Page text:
There may be some relief coming in the patent war, at least on the front pitting Samsung against Apple in Europe. The European Commission opened a consultation, on 17 October, on Samsung's commitments to correct its anti-competitive practices related to "abusive" court orders against its competitors - especially Apple. The executive wishes to obtain stakeholders' views on the commitments and has invited them to submit comments within the next month.

In January 2012, the Commission opened an in-depth investigation to determine whether the Korean manufacturer was abusing its essential technology patent rights related to mobile and wireless communications.


At issue are the applications for injunctive relief submitted by Samsung in several member states over more than a two-year period to challenge Apple's use of certain functions on the tablet and multifunction phone market. Samsung holds patents that are essential to a technology standard - 3G-UMTS of the European Telecommunications Standards Institute (ETSI) - and consequently agreed to license competitors on a fair, reasonable and non-discriminatory (FRAND) basis. It refused to respond to Apple's license applications, preferring to use court orders to ban the sale of competing products that include the functions.

While it is legitimate for a manufacturer to lodge a complaint for patent infringement, the repeated use of complaints against competitors who have been licensed to use the standard is an abusive practice in the case of essential patents. There is the risk that Samsung intends to impose royalty rates or other licensing terms, such as broad cross-licenses, which a licensee would not agree to, on the threat of having its products excluded from the market. "This may unduly distort licensing negotiations and cause harm to consumers by increasing prices, reducing product choice and stifling differentiating innovation in the markets for smartphones and tablets," reads a statement by the European Commission.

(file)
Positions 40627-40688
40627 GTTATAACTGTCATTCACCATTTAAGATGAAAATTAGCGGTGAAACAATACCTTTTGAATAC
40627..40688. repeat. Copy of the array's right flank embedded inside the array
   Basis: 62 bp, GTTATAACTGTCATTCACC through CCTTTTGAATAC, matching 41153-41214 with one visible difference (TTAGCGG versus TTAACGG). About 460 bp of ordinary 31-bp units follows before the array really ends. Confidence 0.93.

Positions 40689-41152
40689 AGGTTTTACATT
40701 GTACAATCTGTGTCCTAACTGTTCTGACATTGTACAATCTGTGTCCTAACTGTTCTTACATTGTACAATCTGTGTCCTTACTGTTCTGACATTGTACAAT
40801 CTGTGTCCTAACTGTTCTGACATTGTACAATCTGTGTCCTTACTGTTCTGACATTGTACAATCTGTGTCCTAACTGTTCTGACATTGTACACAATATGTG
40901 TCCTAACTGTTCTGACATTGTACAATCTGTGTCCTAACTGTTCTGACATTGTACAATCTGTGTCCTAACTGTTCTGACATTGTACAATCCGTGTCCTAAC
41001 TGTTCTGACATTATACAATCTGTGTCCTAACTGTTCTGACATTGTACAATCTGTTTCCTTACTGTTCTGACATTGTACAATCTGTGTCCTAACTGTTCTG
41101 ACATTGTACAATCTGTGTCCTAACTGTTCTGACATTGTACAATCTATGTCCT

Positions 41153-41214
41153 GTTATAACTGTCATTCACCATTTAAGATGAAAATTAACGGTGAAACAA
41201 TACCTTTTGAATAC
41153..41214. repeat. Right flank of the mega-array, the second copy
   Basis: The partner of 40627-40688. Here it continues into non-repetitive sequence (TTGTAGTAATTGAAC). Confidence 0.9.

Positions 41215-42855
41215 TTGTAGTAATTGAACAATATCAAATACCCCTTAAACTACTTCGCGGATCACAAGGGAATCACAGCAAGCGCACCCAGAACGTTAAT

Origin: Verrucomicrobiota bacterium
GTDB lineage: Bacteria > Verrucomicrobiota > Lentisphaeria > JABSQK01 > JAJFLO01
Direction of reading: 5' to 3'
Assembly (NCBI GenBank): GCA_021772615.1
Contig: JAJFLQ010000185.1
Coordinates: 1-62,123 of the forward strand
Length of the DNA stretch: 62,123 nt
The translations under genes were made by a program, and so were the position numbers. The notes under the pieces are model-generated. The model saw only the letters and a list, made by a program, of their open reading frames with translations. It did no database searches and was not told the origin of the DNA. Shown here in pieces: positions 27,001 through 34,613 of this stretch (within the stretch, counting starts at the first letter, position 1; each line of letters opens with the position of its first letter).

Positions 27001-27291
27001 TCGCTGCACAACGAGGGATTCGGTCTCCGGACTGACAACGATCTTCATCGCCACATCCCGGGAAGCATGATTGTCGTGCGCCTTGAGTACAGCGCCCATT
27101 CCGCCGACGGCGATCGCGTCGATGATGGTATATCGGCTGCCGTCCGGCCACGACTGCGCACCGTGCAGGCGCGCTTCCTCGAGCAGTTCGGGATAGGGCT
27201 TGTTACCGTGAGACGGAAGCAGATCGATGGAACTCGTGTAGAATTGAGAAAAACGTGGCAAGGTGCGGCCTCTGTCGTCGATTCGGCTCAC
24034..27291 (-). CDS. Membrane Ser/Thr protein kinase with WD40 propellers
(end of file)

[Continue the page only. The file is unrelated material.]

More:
In December 2012, the Commission, convinced that Samsung was abusing its dominant position, presented its statement of objections to the firm. Based on Samsung's turnover in 2011, the bill could come to nearly 9.3 billion, enough to make the Korean telecoms giant think twice. Indeed, in June, it submitted undertakings to the EU executive. Since the Commission did not find them entirely satisfactory, Samsung submitted new proposals, which Competition Commissioner...

To continue reading

Request your trial

VLEX uses login cookies to provide you with a better browsing experience. If you click on 'Accept' or continue browsing this site we consider that you accept our cookie policy. ACCEPT